Centered around eight core competencies, this interactive 4-week online course provides a rich learning experience to build all the essential skills for providing consumer health information services.
The course starts by preparing you with tools to learn the demographics and health status of people in your community. Together we will examine issues of literacy, health literacy, and the health information needs of special populations. By understanding the needs of your own community and the information-seeking behaviors of users, you will be prepared with the right tools and resources even before the questions are asked.
From there we will explore authoritative resources for just about any type of health question, apps and mobile health technologies, how people are using social networking for health questions, and how to create fun and informative health-related programming for different age groups and special populations in your community. Participants will learn about core print reference and other materials for library collections, quality web resources beyond the major sites, and tips for helping library users evaluate health materials they encounter on their own.
A new topic area each week will expand on familiar concepts and provide exposure to new concepts, techniques and resources to take your skills to the next level. At the beginning of Week 2, participants will start to explore topic areas for a final project of their choosing; projects relevant to the attendee’s workplace are encouraged!
This course is also offered as a 4-hour in-person class.
Learners will be able to:
- Explain the concept of consumer health and how the library helps to build healthy communities
- Find and utilize community health data to understand and respond to the most pressing health issues in the community
- Explain the difference between literacy and health literacy
- Feel comfortable and confident providing health reference to diverse users
- Understand the ethical and legal issues about providing health information
- Evaluate the quality of health information in a variety of formats, and teach users how to recognize the elements of trustworthy materials and the warning signs of dubious health information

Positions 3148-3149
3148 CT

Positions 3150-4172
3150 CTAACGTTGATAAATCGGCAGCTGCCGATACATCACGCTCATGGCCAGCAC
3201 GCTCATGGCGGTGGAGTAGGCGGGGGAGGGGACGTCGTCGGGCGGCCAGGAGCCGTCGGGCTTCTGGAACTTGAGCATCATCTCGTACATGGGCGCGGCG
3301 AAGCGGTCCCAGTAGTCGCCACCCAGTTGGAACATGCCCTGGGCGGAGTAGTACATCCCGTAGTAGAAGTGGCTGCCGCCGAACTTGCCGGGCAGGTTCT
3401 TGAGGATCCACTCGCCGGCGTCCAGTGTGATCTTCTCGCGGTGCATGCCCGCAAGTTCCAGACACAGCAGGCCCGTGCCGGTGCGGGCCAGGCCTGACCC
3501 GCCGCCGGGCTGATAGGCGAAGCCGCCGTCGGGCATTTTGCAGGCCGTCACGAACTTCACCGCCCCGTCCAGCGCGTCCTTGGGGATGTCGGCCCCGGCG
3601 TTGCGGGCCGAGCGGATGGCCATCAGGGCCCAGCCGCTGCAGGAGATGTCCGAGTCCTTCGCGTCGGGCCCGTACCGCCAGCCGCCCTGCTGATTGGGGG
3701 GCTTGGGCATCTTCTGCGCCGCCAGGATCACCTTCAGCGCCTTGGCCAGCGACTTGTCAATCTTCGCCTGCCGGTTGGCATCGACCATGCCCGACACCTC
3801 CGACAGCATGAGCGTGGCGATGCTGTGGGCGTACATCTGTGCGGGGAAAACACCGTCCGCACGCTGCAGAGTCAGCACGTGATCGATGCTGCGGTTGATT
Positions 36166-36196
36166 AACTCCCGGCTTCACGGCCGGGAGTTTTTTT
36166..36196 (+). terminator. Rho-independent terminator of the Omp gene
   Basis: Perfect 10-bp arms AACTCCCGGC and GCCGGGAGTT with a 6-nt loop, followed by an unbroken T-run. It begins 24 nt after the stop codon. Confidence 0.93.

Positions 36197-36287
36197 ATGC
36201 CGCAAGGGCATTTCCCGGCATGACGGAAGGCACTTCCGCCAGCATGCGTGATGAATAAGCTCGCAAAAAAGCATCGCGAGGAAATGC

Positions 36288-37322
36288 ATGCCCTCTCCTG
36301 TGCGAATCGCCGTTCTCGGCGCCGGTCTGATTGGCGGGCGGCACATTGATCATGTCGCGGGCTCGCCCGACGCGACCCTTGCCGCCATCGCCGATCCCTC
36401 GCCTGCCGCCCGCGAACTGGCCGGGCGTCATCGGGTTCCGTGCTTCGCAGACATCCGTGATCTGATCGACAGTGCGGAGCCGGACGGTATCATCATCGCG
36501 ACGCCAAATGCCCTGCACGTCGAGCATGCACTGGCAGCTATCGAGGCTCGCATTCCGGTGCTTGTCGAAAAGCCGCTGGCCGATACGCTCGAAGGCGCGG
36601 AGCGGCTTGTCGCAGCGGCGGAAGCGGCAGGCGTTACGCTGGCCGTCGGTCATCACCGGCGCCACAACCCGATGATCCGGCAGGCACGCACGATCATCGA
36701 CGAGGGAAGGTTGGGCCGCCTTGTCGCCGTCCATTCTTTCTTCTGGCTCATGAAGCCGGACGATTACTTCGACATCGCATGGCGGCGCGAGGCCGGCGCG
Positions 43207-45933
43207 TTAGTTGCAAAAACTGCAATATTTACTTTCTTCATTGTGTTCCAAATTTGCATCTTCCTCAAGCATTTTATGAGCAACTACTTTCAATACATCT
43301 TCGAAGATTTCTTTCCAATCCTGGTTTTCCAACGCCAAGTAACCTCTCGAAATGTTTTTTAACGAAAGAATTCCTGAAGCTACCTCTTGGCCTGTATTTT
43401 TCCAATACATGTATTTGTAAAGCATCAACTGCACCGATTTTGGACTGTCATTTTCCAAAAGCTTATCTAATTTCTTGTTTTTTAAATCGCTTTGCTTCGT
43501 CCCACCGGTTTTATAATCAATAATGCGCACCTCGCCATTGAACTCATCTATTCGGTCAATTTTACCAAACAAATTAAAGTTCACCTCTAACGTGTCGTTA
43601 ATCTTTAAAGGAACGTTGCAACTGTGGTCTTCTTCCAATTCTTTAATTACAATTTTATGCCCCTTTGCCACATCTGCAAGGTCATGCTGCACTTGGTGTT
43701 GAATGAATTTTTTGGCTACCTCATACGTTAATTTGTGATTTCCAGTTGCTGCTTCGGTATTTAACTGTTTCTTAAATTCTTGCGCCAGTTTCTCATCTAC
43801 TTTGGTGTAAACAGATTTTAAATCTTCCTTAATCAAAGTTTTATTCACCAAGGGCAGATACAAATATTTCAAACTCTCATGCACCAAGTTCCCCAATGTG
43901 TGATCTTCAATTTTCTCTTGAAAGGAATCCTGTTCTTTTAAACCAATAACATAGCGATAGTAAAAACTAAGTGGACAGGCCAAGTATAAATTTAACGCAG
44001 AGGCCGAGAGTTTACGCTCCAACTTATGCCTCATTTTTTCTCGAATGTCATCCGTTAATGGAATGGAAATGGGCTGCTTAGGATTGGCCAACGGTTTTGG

- Identify and choose authoritative health information resources that are appropriate for particular users
- Apply criteria for collection development of consumer health materials
- Plan health-related programming and events
Week 1: Consumer Health Basics
- Understanding the community
- Characteristics and needs of users as they seek health information
- The role and limitations of library staff as health information providers
- Literacy and health literacy: definitions, implications and strategies
Week 2: Health Reference in the Real World
- Unique aspects of health reference
- Legal, ethical, and privacy issues
- Techniques and resources for serving diverse users
- Evaluation criteria and helping users evaluate health materials
Week 3: Health Resources: There’s a (book, web site, app) for that
- Best health websites for diseases, conditions, therapies, wellness, and more
- Finding special content – multimedia, easy-to-read and multilingual materials
- Choosing, evaluating, and weeding core reference and circulating materials
- Guidance about using mobile technologies and social networking sites for health information
Week 4: The Library as a Healthy Place
- Designing health programs of interest to users in the community
- Effective promotion and marketing of health information services
- How partnerships can enhance services and extend the reach of the library
- Incorporating workplace wellness into your library
To complete all the course requirements for the MLA CE credit, participants can expect to spend on average 3-4 hours per week. Participants may also choose to work towards a certificate of completion without CE credit, which would require about 2-3 hours per week. Each week’s module contains readings and selected content, discussion questions, and assignments. You can choose the options most relevant to your work and interests. Although you can work on each module at your own pace, at any hour of the day or night, it is recommended that you complete each week’s work within that week to stay in sync with other learners. An extra “catch-up” week will be available at the end of the course, in case you need extra time to finish all the activities and course requirements.
Kelli Ham(link sends e-mail), MLIS, Consumer Health Librarian, NN/LM Pacific Southwest Region